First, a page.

It’s hard to believe it’s been five years since I wrote one of these. (Not that I’m required to this time around.) During yesterday’s festivities at a friend’s house – a place my wife and I have celebrated Independence Day for the last seven years – someone new to our gathering asked me how long I’d been writing for WeLoveDC. That’s when it dawned on me that it’s been half a decade since we unveiled the site to the world.
When we initially launched, our crew of rebels all wrote a piece on why we loved DC. The more I thought about it last night, the more I realized that I needed to revisit my own thoughts on the matter. Five years is a long time here in the District, especially at the speed of digital noise in which we traverse our daily lives.
Since I last visited my thoughts on why I loved this city, I’ve passed several milestones:
- Changed jobs three times
- Published works in nearly twenty books, including a non-fiction work on games
- Clicked the shutter button more than 10,000 times through two cameras
- Cranked out nearly half-a-million words across more than 630 articles on this site
- Seen dozens and dozens of new exhibitions, plays, and special events as a guest of various organizations, museums, and individuals
- Celebrated a middle-age birthday of note
- Made numerous friends and acquaintances across all walks of life and career paths
- Agonized through five seasons of Capitals hockey successes and epic playoff failures
- Become more aware of my cultural heritage
It’s an eclectic mix for sure.
But even as I look at that list, it doesn’t do justice to how I feel about living here. DC is such a different city when compared to others across the country – heck, even the world. The personality, the vibe, the “gist” of the District is so distinct, so different, and so….very DC.
Take away any segment of our town’s personality, and the city suffers for it. We’ve come to expect a little corruption from our government officials, a little crazy from Barry, a lot of insanity from WMATA. Day-to-day, we know escalators are broken somewhere, the greenspaces have angry homeless, and cyclists will be involved in an accident. Pedicabs will screw up traffic near the Mall during tourist season, food trucks will cluster various curbsides, and “suspicious package” is a common occurrence in commuting reports.
I can’t imagine seasons now without associating area events. Spring brings us the Cherry Blossom Festival, the lottery for the Easter Egg Roll, the flower mart at the National Cathedral, the annual Capitals playoff collapse. Summer draws the tourists and the inevitable “locals vs. tourists” watercooler talk, but also the Fourth fireworks crush, the lighter traffic on the Beltway, Fringe festival, and the Smithsonian Folk Life Festival. Fall rolls in with the National Book Festival, renewed idealistic hopes for Washington football and hockey fans, fall foliage trips, and the Southwest DC Arts Festival. And of course, winter shuffles through with (mostly imagined) threats of snow, holiday pageantry, the lighting of the White House Christmas Tree, and the DC Holiday Market in Penn Quarter.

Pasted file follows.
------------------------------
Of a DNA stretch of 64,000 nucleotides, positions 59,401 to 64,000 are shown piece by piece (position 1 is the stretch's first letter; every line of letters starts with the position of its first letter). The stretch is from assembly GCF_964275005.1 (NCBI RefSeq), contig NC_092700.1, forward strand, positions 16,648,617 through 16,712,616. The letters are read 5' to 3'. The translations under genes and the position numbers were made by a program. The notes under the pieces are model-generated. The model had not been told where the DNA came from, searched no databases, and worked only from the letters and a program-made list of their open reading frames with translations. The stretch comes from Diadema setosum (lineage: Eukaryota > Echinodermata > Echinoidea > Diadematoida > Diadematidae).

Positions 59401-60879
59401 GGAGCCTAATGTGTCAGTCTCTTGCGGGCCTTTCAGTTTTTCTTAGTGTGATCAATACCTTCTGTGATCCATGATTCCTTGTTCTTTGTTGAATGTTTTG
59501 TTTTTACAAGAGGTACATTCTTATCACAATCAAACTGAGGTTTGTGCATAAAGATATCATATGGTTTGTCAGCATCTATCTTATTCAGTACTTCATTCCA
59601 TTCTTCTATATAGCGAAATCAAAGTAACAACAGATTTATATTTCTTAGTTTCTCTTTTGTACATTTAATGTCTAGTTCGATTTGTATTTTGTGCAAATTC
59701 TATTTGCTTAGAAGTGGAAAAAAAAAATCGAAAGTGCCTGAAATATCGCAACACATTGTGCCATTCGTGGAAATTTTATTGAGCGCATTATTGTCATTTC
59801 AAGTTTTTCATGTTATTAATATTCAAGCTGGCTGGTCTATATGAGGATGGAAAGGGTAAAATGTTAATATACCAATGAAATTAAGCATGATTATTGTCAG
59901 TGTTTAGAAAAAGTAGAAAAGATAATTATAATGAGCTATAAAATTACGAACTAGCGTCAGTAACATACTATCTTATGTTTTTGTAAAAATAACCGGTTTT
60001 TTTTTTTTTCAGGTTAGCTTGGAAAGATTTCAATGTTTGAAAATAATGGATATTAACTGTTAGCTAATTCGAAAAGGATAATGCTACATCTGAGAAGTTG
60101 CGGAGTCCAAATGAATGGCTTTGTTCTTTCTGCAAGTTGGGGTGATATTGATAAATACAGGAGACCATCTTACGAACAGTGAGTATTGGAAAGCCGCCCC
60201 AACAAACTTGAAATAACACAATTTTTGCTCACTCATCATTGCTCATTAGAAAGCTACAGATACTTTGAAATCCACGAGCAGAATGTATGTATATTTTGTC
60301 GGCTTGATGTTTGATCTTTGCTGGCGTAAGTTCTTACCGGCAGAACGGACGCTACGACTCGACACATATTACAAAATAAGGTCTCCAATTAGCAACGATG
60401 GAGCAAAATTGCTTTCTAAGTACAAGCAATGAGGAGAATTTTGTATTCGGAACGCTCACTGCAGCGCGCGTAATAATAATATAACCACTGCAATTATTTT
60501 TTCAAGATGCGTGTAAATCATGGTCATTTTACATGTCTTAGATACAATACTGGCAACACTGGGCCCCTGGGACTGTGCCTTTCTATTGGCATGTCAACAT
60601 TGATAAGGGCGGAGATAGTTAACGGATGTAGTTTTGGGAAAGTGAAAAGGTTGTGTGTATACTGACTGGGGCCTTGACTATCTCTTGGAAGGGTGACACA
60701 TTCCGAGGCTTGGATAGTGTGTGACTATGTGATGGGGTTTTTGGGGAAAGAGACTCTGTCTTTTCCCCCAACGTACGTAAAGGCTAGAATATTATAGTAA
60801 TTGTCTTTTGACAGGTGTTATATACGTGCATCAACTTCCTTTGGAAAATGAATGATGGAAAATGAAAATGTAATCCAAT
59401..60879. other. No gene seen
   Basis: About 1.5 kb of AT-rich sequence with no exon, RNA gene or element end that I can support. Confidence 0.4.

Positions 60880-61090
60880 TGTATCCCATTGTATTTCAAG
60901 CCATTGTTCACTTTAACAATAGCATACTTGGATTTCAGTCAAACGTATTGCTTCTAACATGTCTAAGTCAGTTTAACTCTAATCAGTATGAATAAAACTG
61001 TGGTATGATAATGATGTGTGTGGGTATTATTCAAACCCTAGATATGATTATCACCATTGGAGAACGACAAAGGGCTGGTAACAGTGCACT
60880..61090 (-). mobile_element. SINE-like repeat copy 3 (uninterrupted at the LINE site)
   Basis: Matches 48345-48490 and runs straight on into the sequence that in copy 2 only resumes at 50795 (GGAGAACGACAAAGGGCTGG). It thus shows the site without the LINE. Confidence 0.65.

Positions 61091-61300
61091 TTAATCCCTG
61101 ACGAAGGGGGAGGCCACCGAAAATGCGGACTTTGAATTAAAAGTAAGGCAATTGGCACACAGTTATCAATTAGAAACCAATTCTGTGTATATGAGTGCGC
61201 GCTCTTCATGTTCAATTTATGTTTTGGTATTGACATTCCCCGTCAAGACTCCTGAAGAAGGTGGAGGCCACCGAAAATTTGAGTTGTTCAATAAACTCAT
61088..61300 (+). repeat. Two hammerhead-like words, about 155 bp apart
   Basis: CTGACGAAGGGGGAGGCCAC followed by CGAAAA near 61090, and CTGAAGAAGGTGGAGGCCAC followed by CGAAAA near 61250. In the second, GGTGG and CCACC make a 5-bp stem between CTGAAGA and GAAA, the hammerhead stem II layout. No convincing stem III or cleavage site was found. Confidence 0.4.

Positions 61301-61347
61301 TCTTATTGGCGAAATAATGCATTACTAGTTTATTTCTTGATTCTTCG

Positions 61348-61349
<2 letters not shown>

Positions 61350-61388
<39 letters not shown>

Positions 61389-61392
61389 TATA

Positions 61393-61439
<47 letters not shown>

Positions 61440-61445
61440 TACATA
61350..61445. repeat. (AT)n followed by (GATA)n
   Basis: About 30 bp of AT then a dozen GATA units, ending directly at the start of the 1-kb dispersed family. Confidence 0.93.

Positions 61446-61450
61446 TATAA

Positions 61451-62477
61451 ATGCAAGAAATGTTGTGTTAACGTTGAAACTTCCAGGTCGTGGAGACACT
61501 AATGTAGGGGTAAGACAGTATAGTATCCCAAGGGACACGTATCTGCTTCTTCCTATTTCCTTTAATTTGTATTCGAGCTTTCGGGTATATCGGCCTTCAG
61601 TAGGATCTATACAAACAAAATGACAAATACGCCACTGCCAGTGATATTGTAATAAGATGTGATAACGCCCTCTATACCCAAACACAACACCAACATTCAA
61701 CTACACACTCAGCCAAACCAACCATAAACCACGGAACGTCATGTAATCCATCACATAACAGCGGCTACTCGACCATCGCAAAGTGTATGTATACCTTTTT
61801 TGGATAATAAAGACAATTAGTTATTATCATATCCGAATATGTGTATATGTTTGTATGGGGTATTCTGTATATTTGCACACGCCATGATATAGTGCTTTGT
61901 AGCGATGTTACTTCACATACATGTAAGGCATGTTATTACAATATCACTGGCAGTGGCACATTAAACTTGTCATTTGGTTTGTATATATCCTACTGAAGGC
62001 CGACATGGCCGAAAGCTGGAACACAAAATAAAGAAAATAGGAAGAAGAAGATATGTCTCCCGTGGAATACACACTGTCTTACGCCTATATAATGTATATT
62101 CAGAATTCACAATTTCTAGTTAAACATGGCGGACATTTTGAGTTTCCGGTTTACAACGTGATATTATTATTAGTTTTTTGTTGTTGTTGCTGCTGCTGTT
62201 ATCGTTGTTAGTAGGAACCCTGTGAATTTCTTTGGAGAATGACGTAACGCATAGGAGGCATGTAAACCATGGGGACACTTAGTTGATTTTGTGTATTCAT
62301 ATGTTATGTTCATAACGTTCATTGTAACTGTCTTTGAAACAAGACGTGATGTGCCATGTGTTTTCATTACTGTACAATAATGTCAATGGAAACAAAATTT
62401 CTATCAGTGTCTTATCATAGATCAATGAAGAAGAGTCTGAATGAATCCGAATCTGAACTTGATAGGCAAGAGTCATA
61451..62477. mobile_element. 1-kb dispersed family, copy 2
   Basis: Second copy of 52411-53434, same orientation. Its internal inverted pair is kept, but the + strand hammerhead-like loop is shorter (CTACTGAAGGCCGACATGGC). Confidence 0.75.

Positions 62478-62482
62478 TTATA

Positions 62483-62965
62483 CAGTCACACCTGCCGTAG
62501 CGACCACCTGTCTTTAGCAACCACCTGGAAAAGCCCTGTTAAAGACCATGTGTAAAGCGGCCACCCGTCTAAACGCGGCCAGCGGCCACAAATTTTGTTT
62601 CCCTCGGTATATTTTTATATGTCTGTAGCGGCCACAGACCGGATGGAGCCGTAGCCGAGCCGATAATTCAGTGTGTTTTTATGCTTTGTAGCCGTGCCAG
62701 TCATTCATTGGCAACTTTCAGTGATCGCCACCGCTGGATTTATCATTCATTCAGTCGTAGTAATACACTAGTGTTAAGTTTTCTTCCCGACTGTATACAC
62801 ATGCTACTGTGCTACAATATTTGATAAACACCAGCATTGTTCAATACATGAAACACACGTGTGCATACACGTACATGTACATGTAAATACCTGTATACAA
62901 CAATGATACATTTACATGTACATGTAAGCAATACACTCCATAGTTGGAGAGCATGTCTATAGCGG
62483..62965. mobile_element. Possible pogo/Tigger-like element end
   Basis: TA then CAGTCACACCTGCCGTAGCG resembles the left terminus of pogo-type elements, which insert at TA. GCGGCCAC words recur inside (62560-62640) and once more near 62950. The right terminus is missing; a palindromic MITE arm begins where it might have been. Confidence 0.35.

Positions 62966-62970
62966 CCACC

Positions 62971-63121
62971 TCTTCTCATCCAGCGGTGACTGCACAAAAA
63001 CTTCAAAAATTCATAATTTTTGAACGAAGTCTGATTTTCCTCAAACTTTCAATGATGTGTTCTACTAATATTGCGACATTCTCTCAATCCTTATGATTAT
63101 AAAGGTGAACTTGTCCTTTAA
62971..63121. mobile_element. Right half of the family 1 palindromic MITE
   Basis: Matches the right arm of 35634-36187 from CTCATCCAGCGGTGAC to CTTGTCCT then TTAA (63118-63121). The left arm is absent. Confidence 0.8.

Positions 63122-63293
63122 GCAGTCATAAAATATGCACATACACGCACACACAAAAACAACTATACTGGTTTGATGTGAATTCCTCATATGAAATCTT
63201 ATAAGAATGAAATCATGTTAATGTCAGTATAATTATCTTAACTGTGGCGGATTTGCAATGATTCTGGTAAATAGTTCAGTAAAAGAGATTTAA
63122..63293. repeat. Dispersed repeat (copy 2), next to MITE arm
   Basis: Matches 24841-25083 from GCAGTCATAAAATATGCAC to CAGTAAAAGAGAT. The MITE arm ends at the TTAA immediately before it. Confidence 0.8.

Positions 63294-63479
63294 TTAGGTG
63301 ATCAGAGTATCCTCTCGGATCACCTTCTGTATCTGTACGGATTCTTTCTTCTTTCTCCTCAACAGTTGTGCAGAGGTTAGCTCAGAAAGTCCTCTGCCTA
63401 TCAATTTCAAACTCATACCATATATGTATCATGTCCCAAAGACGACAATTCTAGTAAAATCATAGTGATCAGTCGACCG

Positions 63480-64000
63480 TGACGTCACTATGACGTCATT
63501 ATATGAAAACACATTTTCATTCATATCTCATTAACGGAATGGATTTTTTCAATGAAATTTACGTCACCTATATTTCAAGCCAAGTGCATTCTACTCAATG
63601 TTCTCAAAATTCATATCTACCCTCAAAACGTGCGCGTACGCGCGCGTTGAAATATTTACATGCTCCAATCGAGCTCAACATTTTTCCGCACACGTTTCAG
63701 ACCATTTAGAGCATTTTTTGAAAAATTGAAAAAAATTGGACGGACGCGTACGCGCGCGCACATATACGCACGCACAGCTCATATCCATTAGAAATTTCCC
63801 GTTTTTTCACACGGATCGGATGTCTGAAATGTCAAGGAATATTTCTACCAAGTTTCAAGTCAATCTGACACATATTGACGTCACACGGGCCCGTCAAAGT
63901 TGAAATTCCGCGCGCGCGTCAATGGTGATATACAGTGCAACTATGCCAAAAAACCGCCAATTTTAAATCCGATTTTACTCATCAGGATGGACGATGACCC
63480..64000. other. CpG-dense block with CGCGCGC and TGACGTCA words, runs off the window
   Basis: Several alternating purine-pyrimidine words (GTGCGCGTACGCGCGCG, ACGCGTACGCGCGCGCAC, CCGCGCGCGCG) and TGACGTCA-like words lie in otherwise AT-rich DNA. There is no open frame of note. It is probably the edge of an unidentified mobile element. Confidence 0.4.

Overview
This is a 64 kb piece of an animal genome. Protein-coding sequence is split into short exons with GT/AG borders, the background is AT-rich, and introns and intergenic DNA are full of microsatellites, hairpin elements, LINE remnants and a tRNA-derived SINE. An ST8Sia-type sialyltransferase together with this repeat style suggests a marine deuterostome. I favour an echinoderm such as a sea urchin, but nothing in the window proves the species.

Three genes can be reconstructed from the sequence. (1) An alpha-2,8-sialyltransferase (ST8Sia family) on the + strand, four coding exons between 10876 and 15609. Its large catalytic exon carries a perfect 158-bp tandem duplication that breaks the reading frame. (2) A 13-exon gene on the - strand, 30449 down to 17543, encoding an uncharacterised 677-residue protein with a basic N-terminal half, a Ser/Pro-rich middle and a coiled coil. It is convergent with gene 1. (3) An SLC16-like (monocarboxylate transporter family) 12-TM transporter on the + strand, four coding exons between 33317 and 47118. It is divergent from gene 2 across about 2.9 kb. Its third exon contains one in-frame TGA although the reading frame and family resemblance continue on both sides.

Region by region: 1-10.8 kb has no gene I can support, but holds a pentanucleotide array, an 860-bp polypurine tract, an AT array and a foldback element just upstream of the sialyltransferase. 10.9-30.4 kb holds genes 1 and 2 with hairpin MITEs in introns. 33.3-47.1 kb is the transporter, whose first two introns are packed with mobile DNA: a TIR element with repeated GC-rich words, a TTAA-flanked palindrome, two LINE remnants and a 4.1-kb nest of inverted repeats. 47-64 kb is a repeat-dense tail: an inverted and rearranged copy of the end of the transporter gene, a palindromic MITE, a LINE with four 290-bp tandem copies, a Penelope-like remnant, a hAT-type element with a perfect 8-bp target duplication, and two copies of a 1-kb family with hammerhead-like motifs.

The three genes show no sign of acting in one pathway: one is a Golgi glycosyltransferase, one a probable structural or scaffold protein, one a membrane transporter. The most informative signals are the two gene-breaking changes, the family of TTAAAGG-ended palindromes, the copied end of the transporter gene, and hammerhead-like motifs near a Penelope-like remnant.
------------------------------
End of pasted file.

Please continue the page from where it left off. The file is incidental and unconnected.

Remove some of these things—and a lot more I didn’t mention—makes our city less of itself. Yes, there are downsides and disappointments to living here: unemployment, high rents and property values, transit, Pepco. But I think that taking some of those things out would also lessen our city’s personality as well. I feel like I know DC as a crazy uncle: warm and compassionate, cranky and irritable—often all at the same time.
Five days a week I walk a mile each way from where I park to my office, taking varied paths to get to my destination. Lately, I’ve tried to look around me, see the people and the places. Some look tired, or harried, or somber. Determined. But I’ll also catch a glimpse of a smile, a lightness of step, a vibrant display of color or wares or personality. These flashes come from all around, sometimes from the most unexpected of sources. It’s in those times I feel the District alive around me, an entity that gasps and grasps, smiles and saddens, laughs and cries as we go about our daily business.
I’ve been fortunate to take walks like this in other cities around the world: Boston, Chicago, San Diego, Paris, Dublin, Hamilton, and more. While each carries their own feel, their own identity…it’s DC that draws me back again and again. I find that I miss that comfort, the everyday-ness of living here. Finding my life’s path winding through our gridded streets and trafficked highways has been a joy of a different degree since WeLoveDC came into being. It’s a journey I value and cherish, one that I feel is the highlight of my existence here on this planet, at this time, in this age.
As I conclude this time of reflection, I have to pause and consider something: you. That’s right, you. The reader. The one who lives here now. Or you used to live here but can’t quite walk away. Or maybe you’re a visitor, considering the journey here—or recently departed from our streets. You make this place what it is, entwining your life, injecting your experiences and culture into this capital, this center of American spirit. Even if just the briefest of moments, you add to our collective spirit, making us a true mixing bowl of America and the world. And maybe, just maybe, that’s what sets DC apart from everywhere else I’ve been. You, dear reader, are an instrumental part of DC, and it’s a privilege to have you here, sharing our stories, reading our words, enjoying our photos.
I guess, with five years now past from my initial musings, DC hasn’t changed…and yet it has. Actually, no, it’s that I’ve changed. My appreciation for this town and its people, its culture and history, has deepened. My experiences over these days and weeks and months has opened my eyes and enriched me in ways I still don’t think I can truly explain. What does it all mean, then? What does it boil down to? Simple:
I still love DC.